A RCMP policy report is mandated to be updated approximately every two years, with a monitoring report prepared after each adopted policy document.
The goal of the RCMP is to have new land uses developed in tandem with the necessary transportation network improvements by coordinating the land use, air quality, and transportation planning processes.
2019 RCMP Updates
The 2019 RCMP Draft Monitoring Report is now available to view.
2018 RCMP Updates
The 2018 RCMP was adopted by the SJCOG Board on April 26, 2018. SJCOG will be proceeding with RCMP traffic counts in Fall 2018 and will adopt the RCMP LOS Monitoring Report in early 2019.
2016 RCMP Update
2016 Monitoring Report
The RCMP is a coordinated process to monitor congestion, identify congestion problems, and program funding towards projects that reduce regional congestion. The RCMP includes strategies for the safe and effective management of the regional transportation system such as monitoring and maintenance, demand reduction, land-use analysis and mitigation, operational management strategies, and strategic capacity enhancements. As such, implementing the RCMP fosters a holistic, well-rounded approach to transportation planning that includes consideration of multiple goals, including economic vitality, safety, livability multimodal choices, and the environment.
The RCMP contains the following required components:
- Traffic level-of-service standards for State highways and principal arterials
- Multimodal performance measures to evaluate current and future systems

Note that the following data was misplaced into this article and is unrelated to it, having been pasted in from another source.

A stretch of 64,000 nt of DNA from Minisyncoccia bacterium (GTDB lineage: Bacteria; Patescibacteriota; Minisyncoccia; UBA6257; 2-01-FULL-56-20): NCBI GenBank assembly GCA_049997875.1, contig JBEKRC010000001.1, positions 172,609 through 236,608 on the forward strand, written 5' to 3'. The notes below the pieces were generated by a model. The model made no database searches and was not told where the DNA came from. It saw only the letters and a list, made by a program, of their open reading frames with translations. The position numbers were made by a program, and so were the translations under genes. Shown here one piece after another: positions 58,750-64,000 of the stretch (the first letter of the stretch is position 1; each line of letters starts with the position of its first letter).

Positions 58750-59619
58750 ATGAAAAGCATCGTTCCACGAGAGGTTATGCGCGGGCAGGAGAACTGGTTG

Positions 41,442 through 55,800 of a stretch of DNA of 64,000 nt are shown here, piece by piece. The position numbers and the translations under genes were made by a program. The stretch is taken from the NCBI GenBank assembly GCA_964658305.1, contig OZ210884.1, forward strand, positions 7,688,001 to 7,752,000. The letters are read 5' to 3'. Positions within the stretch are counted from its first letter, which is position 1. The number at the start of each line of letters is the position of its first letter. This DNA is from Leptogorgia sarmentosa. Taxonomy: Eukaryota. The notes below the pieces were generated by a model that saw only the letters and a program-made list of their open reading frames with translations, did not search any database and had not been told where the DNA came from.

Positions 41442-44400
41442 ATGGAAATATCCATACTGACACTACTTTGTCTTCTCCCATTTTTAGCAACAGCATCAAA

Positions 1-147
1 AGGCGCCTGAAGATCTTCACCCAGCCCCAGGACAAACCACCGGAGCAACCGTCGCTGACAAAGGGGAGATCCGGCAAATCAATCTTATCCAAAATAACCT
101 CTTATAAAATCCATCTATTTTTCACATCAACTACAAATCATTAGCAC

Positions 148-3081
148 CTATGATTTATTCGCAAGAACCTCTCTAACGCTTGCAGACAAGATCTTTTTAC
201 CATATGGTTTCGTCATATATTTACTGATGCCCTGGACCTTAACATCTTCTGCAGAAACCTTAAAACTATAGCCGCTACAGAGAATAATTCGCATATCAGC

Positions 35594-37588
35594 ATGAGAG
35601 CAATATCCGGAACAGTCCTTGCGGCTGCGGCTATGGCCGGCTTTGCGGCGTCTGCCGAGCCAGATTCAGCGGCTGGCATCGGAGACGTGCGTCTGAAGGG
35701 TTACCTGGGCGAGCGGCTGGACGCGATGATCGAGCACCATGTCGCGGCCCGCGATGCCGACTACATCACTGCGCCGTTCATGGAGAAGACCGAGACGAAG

- A capital program of projects to maintain or improve the performance of the system or mitigate the regional impacts of land use projects
- A program to analyze the impacts of land use decisions on the transportation system
- A travel demand element that promotes transportation alternatives to the single-occupant vehicle
In June 1990 California voters approved legislation which increased funding for California’s transportation system. With the passage of Proposition 111 there were new requirements for the transportation planning process that requires urbanized counties, such as San Joaquin County, to prepare, adopt, and biennially update a Congestion Management Program (CMP).
The 2005 Federal transportation bill, the Safe, Accountable, Flexible, Efficient Transportation Equity Act: A Legacy for Users (SAFETEA-LU), also requires the development of a Congestion Management Process (CMP) that is fully integrated into the regional transportation planning process in order to provide for “safe and effective integrated management and operation of the transportation system.” This requirement was carried forward in all subsequent Federal transportation bills including the most recent Fixing America’s Surface Transportation Act (FAST Act). Of particular note, in counties that are designated as nonattainment of federal air quality standards such as San Joaquin County, federal regulations require certification that any project resulting in a significant increase in SOV (Single Occupancy Vehicle) carrying capacity (with the exception of safety improvements and bottleneck elimination projects) be addressed through the CMP. Before federal funds are advanced, the CMP must demonstrate that the capacity increasing project is warranted by first implementing feasible travel demand reduction and operational management strategies. If, after all strategies have been analyzed/implemented and the capacity increasing project is justified, federal regulations required that the CMP identify strategies to manage the facility effectively.
At the local level, the 2006 Measure K Renewal ordinance included a requirement to support and develop a Regional Congestion Management Program (RCMP). The SJCOG RCMP satisfies the requirements of this local mandate as well as the state and Federal CMP requirements.
The RCMP Network consists of Roadways, Intersections, Bikeways, and Multi-Modal Corridors, described in further detail below: